Africa is actually leap-frogging because we are already discussing e-commerce unlike the other countries across the globe.

This is very important for countries like Kenya that is well developed in terms of technology but we have to bring the other countries on board and help them to better understand e-commerce.

We hope that by 2020 discussions will be concluded. We do not want a situation where AfCFTA opens up some countries to unfair competition.

Africa still borrows more from without to fund its own projects. How can this trend be reversed so that countries start borrowing from their own banks?

Our banks have no capacity to evaluate projects or even fund them. We need to strengthen our banks first so that they can assess such projects and ultimately, fund them. States have to improve on their revenue collection and save more in their banks to enable them borrow.

Indeed, we have witnessed a lot of theft of resources and there is need to improve domestic resource mobilisation to generate more revenue locally.

What is your vision for the ECA?

The UN Economic Commission for Africa’s (Uneca) is an institution that can provide ideas to transform the continent for economic growth and prosperity. We want to be the go-to think tank of Africa through action and results.

How will you go about this?

I will strengthen the quality of staff and increase the human capacity to help countries focus and redefine their economies to nurture growth. I will work closely with the private sector and incorporate them in our discussions and advisory matters.

I will also focus on transboundary matters concerning water sharing and political relationships like the current case of the Sahel and Morocco. These issues need to be resolved urgently.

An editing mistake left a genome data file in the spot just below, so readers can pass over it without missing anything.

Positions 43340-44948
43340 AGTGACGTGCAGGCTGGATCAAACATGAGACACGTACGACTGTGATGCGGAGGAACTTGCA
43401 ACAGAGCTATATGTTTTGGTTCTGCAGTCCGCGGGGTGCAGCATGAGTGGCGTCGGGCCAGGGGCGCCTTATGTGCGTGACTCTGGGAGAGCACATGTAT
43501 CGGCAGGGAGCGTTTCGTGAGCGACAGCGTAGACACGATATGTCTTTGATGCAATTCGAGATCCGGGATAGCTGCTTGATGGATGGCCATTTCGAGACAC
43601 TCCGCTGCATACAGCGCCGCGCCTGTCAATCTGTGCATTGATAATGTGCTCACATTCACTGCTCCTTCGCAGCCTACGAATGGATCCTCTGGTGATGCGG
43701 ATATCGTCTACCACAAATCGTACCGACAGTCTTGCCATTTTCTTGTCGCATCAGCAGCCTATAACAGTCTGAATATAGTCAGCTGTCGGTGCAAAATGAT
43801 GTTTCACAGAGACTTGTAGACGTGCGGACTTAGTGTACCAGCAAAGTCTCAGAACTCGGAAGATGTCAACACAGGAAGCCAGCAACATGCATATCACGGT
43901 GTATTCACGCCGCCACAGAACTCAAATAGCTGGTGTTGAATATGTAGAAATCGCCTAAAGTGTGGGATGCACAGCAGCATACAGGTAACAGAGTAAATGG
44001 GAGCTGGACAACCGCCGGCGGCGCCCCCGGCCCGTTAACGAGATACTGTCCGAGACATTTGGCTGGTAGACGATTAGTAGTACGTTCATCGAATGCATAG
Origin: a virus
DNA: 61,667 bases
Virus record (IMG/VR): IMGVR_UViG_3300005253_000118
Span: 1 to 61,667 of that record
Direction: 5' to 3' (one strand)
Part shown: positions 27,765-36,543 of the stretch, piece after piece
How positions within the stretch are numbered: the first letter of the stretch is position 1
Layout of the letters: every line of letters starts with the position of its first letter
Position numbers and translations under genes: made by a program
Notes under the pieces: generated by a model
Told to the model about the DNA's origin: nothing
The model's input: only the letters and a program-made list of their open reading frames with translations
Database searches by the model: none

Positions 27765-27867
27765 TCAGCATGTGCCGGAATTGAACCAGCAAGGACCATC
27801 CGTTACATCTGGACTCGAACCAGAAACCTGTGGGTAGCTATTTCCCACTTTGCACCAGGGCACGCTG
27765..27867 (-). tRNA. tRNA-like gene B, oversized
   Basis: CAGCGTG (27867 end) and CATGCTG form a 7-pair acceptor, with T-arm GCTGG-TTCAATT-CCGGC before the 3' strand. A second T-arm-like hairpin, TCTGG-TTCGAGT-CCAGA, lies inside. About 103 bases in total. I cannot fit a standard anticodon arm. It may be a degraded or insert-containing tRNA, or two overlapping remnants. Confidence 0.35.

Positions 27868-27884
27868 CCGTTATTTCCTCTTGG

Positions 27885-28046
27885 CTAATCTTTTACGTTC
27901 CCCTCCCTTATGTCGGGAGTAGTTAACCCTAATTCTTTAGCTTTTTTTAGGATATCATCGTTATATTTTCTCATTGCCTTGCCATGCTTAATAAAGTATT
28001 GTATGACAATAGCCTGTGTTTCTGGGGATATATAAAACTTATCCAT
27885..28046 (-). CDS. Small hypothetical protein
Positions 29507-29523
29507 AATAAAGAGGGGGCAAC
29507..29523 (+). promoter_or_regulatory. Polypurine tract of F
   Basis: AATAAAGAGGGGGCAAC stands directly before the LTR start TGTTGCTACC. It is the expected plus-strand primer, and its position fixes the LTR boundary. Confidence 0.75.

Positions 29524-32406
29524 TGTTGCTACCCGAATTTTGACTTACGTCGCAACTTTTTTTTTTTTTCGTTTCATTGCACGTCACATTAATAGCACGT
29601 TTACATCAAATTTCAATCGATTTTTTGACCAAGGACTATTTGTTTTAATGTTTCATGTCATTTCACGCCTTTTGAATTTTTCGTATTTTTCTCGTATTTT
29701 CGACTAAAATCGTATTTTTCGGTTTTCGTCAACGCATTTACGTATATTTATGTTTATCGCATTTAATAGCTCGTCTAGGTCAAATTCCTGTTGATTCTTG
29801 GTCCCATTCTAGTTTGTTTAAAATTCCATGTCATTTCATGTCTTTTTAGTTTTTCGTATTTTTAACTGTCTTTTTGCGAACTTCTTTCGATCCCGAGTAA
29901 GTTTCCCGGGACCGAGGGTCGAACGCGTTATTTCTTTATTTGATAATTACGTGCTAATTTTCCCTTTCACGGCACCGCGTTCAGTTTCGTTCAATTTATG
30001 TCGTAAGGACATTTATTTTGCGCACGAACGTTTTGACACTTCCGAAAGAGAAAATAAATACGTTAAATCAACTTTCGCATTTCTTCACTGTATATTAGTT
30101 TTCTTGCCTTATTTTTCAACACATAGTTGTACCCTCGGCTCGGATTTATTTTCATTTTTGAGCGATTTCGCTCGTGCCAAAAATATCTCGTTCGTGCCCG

Globally, I will do more advocacy for Africa on taxation, migration, climate change, trade, peace and security. I am restructuring the ECA by introducing new divisions to handle different concerns or assist with crucial matters.

For instance, we have created a division on the private sector because we hope to engage more with this sector on macroeconomics, finance and poverty.

What about women’s contribution?

Starting in-house, I hope to increase the number of women on the staff to match their male counterparts at the ECA because I intend to use women more to define policy.

Not much has been done to define how women should be integrated into the economic decisions affecting the continent and we are losing much as a result.

Various studies have established that there are too few women involved in these discussions and decision making. I intend to change this. We are working on creating a women fund to economically empower women in Africa.

How do you propose to mobilise resources for the ECA?

We will approach our traditional partners, bring on board new ones, such as the private sector and NGOs, but also universities to address intellectual matters.